By Brian Kuhta
Monday, May 17, 2010; 14
Over the years, eastern Prince William County residents have grown a little weary of traveling far from home in search of high-end shopping and dining, given the relative dearth of options close by. Which might explain why more than 2,000 people came out for the part open house, part street festival at the new Stonebridge at Potomac Town Center earlier this month.
The developer closed off the center's streets to give visitors a chance to meander around the complex's mix of shops and restaurants, anchored prominently by a Wegmans supermarket. When kids were not jumping in the moon bounces or climbing on the portable rock walls, they were taking part in an exercise class run by the staff at the newly opened Gymboree. Or hanging out by the firetrucks and ambulances brought courtesy of the Prince William Department of Fire and Rescue. Or bopping to the music from the radio station Mix 107.3, and later a steel drum band.
"We wanted to give the community a taste of what we can do," said Jeff Edelstein, a partner at Roadside Development, the center's developer.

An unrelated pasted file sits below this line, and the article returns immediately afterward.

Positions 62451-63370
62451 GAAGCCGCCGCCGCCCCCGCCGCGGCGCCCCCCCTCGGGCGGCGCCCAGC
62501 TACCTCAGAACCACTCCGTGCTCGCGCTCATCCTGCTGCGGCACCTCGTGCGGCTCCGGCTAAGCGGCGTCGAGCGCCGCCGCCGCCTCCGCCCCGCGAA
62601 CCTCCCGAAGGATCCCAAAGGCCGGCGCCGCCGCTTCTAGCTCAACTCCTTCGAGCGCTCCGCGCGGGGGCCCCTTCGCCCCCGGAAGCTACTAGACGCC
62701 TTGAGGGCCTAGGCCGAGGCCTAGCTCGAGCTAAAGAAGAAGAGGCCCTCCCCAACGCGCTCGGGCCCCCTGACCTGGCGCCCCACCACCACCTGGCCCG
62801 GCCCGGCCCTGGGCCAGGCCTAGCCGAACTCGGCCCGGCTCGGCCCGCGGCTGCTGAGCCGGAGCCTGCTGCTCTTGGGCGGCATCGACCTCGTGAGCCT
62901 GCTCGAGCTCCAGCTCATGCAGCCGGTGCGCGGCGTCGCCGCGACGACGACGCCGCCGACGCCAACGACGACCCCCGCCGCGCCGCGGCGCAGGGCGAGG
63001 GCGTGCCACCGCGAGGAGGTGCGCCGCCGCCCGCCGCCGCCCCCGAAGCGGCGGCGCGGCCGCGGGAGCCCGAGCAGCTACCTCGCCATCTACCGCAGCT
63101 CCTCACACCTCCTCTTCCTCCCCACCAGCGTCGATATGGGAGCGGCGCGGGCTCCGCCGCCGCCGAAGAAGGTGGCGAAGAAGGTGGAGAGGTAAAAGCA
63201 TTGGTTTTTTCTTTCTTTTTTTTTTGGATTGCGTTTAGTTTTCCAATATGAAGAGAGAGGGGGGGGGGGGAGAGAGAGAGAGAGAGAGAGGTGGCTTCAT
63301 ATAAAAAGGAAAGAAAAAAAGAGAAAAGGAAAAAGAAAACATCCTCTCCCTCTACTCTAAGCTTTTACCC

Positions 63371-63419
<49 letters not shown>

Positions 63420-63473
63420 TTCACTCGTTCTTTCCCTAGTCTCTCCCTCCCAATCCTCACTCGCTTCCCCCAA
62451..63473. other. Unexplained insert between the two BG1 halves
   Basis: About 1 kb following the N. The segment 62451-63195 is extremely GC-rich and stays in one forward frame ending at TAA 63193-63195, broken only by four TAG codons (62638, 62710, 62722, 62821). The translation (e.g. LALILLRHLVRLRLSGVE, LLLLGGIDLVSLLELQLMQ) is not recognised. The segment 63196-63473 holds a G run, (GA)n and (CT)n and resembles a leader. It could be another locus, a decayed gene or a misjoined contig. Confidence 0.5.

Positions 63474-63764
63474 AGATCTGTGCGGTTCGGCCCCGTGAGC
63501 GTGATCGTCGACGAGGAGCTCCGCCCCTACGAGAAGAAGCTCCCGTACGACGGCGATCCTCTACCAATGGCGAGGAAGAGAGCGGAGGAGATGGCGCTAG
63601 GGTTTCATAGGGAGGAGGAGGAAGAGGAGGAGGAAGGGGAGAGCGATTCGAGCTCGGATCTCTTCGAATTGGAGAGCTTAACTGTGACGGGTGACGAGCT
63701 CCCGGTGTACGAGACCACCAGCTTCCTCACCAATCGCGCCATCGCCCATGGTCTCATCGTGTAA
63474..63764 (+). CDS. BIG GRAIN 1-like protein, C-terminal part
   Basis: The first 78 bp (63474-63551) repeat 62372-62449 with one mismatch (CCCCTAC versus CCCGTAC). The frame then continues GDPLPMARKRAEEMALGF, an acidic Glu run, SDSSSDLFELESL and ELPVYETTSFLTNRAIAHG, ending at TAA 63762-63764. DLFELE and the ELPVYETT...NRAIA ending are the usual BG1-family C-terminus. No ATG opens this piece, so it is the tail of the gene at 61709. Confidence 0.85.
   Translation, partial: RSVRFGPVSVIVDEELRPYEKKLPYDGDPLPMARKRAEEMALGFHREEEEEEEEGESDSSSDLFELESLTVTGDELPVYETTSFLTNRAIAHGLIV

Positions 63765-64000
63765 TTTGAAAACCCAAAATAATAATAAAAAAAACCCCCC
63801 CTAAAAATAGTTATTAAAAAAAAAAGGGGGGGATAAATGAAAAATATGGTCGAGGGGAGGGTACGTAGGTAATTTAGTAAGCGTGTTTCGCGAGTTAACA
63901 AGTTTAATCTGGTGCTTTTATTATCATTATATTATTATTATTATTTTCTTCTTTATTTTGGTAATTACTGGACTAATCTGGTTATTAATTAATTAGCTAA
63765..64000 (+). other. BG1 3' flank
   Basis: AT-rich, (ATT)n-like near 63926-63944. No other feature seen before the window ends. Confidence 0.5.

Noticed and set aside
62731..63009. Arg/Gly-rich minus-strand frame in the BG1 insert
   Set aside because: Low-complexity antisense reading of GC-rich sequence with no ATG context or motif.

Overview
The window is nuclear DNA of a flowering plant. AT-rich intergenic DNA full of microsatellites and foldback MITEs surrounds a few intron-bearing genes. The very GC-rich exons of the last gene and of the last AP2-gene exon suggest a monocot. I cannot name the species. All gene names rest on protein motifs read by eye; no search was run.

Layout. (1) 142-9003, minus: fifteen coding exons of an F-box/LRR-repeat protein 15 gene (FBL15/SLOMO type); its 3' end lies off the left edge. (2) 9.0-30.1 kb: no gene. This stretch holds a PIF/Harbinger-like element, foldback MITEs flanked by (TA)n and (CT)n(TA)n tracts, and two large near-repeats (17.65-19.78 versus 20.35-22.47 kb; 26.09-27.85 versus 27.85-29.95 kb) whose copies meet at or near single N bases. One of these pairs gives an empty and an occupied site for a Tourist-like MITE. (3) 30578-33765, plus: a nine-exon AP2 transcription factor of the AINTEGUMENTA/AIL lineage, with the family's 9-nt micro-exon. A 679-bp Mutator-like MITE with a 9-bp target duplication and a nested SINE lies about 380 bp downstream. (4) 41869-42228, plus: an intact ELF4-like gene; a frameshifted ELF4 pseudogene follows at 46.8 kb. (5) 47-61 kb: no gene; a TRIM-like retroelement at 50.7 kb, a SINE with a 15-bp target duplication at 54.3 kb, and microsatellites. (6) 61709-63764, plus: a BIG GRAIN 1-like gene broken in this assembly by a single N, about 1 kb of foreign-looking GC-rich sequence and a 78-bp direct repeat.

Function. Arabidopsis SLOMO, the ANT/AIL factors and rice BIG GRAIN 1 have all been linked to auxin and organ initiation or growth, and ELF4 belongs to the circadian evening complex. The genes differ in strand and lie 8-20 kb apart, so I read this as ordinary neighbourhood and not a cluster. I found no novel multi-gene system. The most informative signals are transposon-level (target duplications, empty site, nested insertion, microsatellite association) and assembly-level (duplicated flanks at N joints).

The town center is designed to be a hub of commerce in the Woodbridge area east of Interstate 95. When fully occupied, it will include 25,000 square feet of restaurant and cafe space, 550,000 square feet of retail space, 500,000 square feet of class A office space, as well as a 42,000-square-foot health club. The Potomac Town Center not only hopes to draw consumers from all over the region, but also plans to offer 500 apartment units.
The idea is to re-create a sense of the small towns of old, with intersecting avenues and a "main street."
"You get that urban streetscape feel with the convenience of the suburban setting," Edelstein said.
Town centers are popping up around the region, as communities push to get people out of their cars and back on to sidewalks.
Development of Potomac Town Center was slowed by the economic downturn. In 2005, Mills Corp. had much grander plans for the area, but that dream never came to fruition and in March 2007, the developer sold the 90-acre property to Roadside and its equity partner, BlackRock. Three months later, ground was broken on Wegmans, which was completed in 2008.
And then, not much happened. The credit crisis interupted development of the rest of the town center, and the project is now moving forward in two phases.
The first phase is underway. Two buildings are finished. PNC Bank has opened its doors and 138,000 square feet of retail space has become available. Other retailers are taking notice, Gymboree, Neibauer Dental Care, Chevy Chase Bank, AT&T, a Mexican restaurant called Uncle Julio's and a casual sit-down restaurant chain called Zoës Kitchen have either already opened for business or are preparing to do so in the near future.
The second phase envisions six more buildings of retail. According to Roadside Development, 160,000 square feet of leases are in negotiation. Construction is not slated to begin until 2011.